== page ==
First things first: 2014 has been a crazy year. Amidst writing my dissertation, teaching, facing health issues that (thankfully) have been resolved, and unexpectedly having to buy a new car, it’s been hard to believe that I could fit in 52 books this year. And yet I have managed to double that number. I credit pretending that Netflix does not exist in order to spend more time reading in bed, as well as discovering that I *do* like audiobooks on my 90-mile drive to work/school. I am deeply grateful to this community for pushing me to read and to write about reading. You all are so very, very kind.
Now: let’s talk about what you all came to read. Ever since I read Bossypants and Is Everyone Hanging Out without Me?, I’ve been waiting eagerly for Amy Poehler’s memoir. And then I waited on a list while my library cycled through everyone ahead of me. And then I got the magical email on Monday. I forced myself not to tear into the book right away and read all night, because I wanted to savor it.
And savor it I did. Every word. Amy Poehler is not as fluid a writer as Tina Fey, but there’s something so real about her, that it feels as if she’s actually talking to you. Much as I love Fey, I get the sense that Bossypants presents a very carefully-selected side of her. Yes Please, however, feels like Amy is telling you about her, warts and all. I give her credit for discussing the SNL skit that made fun of cognitively disabled individuals and the guilt and shame that prevented her from apologizing for five years. You can tell that she found catharsis and grace in sharing this story. Plus, her anecdotes of growing up, improv, SNL, and beyond have shown what a rich and fortunate life she has created for herself.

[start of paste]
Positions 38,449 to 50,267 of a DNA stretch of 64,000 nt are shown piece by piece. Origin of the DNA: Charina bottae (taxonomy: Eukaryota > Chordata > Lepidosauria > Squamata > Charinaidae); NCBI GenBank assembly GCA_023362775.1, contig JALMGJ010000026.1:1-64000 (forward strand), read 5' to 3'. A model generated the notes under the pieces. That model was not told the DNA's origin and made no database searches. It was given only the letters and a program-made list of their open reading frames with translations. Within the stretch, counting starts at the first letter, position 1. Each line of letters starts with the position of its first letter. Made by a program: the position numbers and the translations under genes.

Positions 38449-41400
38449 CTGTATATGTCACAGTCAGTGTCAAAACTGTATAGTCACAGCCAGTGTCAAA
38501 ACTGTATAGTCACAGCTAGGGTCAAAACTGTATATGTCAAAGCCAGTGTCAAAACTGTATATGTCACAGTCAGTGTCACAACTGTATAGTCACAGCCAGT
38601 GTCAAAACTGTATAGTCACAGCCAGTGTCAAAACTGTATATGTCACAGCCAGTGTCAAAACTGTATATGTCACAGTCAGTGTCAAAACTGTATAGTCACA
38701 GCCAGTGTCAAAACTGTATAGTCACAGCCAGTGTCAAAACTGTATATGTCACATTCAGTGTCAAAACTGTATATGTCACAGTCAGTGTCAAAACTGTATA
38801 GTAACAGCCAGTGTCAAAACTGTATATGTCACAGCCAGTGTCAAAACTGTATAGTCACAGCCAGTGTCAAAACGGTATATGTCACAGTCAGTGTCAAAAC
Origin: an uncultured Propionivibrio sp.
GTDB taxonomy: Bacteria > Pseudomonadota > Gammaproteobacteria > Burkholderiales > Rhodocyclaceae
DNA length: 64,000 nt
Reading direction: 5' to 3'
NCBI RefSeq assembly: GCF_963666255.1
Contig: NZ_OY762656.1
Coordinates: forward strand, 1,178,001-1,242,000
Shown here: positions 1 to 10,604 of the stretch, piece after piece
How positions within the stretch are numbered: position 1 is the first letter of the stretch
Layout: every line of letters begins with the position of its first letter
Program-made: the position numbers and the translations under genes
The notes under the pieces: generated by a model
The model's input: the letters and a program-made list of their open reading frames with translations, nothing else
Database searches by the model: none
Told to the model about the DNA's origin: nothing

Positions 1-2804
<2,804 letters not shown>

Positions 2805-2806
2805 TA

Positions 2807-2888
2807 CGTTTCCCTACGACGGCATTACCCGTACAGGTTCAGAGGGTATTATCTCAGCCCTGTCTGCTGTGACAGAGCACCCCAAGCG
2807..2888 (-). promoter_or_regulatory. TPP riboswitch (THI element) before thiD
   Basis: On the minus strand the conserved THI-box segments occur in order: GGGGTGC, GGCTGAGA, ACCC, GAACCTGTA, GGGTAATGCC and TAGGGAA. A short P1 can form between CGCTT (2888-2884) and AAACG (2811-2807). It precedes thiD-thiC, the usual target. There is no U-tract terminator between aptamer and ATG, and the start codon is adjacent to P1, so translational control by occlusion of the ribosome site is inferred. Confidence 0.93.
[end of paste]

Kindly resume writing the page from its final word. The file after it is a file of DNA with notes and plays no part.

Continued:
I give this five stars, because I enjoyed it so much. It’s not as cohesive as Bossypants, but it’s a great time, and it makes me love Amy Poehler as a celebrity and a person. I think the anecdotes work, because her writerly voice is engaged and energetic. May she carry off Parks and Recreation into a glorious sunset and bring us something equally wonderful.